There are various types of tyres which motorists can buy for their vehicle, one of which is known as 'run flat'.
In this guide, we explain the basics of what run flat tyres are and answer other questions you might have about them, including whether you can repair them and how much they cost.
What is a run flat tyre?
Run flat tyres are vehicle tyres which are specially designed to keep working for a short period of time after suffering a puncture. That means unlike with a ‘normal’ vehicle tyre, you can avoid having to pull up immediately to make a change if your tyre picks up a puncture.
Whereas a puncture on a normal tyre will make a car dangerously difficult to control, a run flat tyre could still cover enough distance to get you home or to a garage for repairs. Because of their unique construction, run flat tyres also reduce the potential danger of a dramatic blow out compared to a normal tyre when inflicted with a puncture.
How to identify run flat tyres
If you’re unsure if a tyre you’re looking at is a run flat one, then a simple way of confirming this is to look at the sidewall of the tyre and look for certain initials. Frustratingly, there is no industry standard for what letters are used to identify run flat tyres. The code varies with different tyre companies.
To help you out, listed below are the codes used by several of the most popular car tyre manufacturers:
· Continental – SSR
· Dunlop – DSST or ROF
· Goodyear – ROF or EMT
· Bridgestone – RFT, RSC or ROF
· Michelin – ZP
· Hankook – HRS or B
· Pirelli – RSC
· Yokohama - ZPS
How do run flat tyres work?
So what is it about run flat tyres that makes them capable of working for a certain distance even if they suffer a puncture? Basically, there are two types of systems which a run flat tyre can have – either what’s called a self-supporting system or a support ring system.
Run flat tyres with a self-supporting system feature reinforced sidewall construction. The extra layers on the tyre’s sidewall can support the vehicle for a limited amount of distance if the tyre loses air. How much distance it can cover and at what speed this reinforced sidewall can support vehicles, will be specified by the manufacturer of the run-flat tyre.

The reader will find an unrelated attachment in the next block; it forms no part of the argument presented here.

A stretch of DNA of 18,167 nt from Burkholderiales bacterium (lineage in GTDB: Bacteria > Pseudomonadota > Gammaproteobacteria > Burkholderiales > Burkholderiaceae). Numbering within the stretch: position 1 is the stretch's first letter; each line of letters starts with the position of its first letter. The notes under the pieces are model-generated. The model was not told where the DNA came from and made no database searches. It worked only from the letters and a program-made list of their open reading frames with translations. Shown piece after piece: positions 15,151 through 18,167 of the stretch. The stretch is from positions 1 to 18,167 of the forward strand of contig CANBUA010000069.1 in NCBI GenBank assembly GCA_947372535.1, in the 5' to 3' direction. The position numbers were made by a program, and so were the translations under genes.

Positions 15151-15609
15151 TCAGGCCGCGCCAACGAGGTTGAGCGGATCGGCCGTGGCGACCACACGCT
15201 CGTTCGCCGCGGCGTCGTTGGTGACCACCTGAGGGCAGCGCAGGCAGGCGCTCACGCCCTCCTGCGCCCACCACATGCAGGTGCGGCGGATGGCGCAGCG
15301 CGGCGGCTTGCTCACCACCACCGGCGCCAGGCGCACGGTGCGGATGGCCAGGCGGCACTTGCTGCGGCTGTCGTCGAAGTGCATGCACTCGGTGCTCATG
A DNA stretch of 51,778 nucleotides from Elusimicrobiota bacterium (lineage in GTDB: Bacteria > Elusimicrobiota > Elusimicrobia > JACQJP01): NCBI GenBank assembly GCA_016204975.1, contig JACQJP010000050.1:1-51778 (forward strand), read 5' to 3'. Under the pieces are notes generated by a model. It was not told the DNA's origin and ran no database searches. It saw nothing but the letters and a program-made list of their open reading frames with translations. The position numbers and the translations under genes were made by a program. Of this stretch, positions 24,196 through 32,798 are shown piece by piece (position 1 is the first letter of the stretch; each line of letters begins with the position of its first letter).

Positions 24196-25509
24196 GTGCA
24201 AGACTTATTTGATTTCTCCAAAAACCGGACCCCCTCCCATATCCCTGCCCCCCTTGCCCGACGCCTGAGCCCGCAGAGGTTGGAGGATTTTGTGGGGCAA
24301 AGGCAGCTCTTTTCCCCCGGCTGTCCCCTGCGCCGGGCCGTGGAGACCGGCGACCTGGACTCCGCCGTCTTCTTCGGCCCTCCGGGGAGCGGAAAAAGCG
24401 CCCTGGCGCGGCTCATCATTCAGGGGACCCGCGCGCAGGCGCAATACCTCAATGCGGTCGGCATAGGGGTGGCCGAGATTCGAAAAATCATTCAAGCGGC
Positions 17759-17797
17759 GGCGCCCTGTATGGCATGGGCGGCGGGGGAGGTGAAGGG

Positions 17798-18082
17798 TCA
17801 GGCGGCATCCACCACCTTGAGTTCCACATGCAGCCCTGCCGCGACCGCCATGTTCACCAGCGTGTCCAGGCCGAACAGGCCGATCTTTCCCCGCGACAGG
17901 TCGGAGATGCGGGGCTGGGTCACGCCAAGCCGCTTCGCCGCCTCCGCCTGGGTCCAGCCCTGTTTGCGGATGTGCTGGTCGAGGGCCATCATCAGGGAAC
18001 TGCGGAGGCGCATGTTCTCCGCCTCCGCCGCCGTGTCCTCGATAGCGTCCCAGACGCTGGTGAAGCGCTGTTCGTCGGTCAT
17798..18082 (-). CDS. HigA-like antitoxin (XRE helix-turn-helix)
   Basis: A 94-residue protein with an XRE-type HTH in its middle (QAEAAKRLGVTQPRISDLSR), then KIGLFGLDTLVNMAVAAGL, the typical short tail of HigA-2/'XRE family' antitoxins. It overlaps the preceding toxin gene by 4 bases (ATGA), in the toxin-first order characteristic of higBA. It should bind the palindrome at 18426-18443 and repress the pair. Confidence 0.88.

A run flat tyre with a support ring system utilises a ring of hard rubber (or another structure) which is situated inside the tyre itself.
If the tyre loses air then this support ring will support the vehicle’s weight and allow a limited amount of travel.
It’s worth mentioning as well that run flat tyres are only usable on cars with a tyre pressure monitoring system (TPMS), which informs the driver if one or more of the tyres on the car has below optimum pressure. A driver in a car which has run flat tyres but no TPMS may fail to realise their car has suffered a puncture before it’s too late.
How much are run flat tyres?
Pricing for run flat tyres can vary quite a bit depending on where you shop and what exact product you go for.
As a general indicator, buying a single run flat tyre new can cost around £60 to £100. You may be able to get a run flat tyre for noticeably less than £60 from a store if it is offered during a clearance sale.
Run flat tyres are typically more expensive than normal tyres. They can be around twice as expensive in fact, and this is therefore a potential argument one could have for opting against fitting a car with run flat tyres.
Can run flat tyres be repaired?
It is very strongly recommended that you ditch a run flat tyre as soon as you can if it has suffered a puncture. While run flat tyres give drivers the ability to continue driving for a limited distance after suffering a puncture, a run flat tyre that has been punctured can’t really be repaired properly.
The trouble is that after it has been punctured, it’s hard to tell if the structure of the tyre wall has been compromised and a car mechanic can’t be certain as to whether the punctured flat tyre has covered the recommended post-puncture mileage or not. A run flat tyre can mask the extent of damage which it has suffered.
Can you replace run flat tyres with normal tyres?
It is possible to swap a vehicle’s run flat tyres with normal tyres, but be wary that if the vehicle was originally fitted with run flat tyres, then it was probably designed with such tyres in mind, so some changes to the car’s set-up may be required.
Also, unless you buy yourself an extra tyre for emergencies, you could be left stranded if one or several of your car’s new normal tyres end up with a puncture.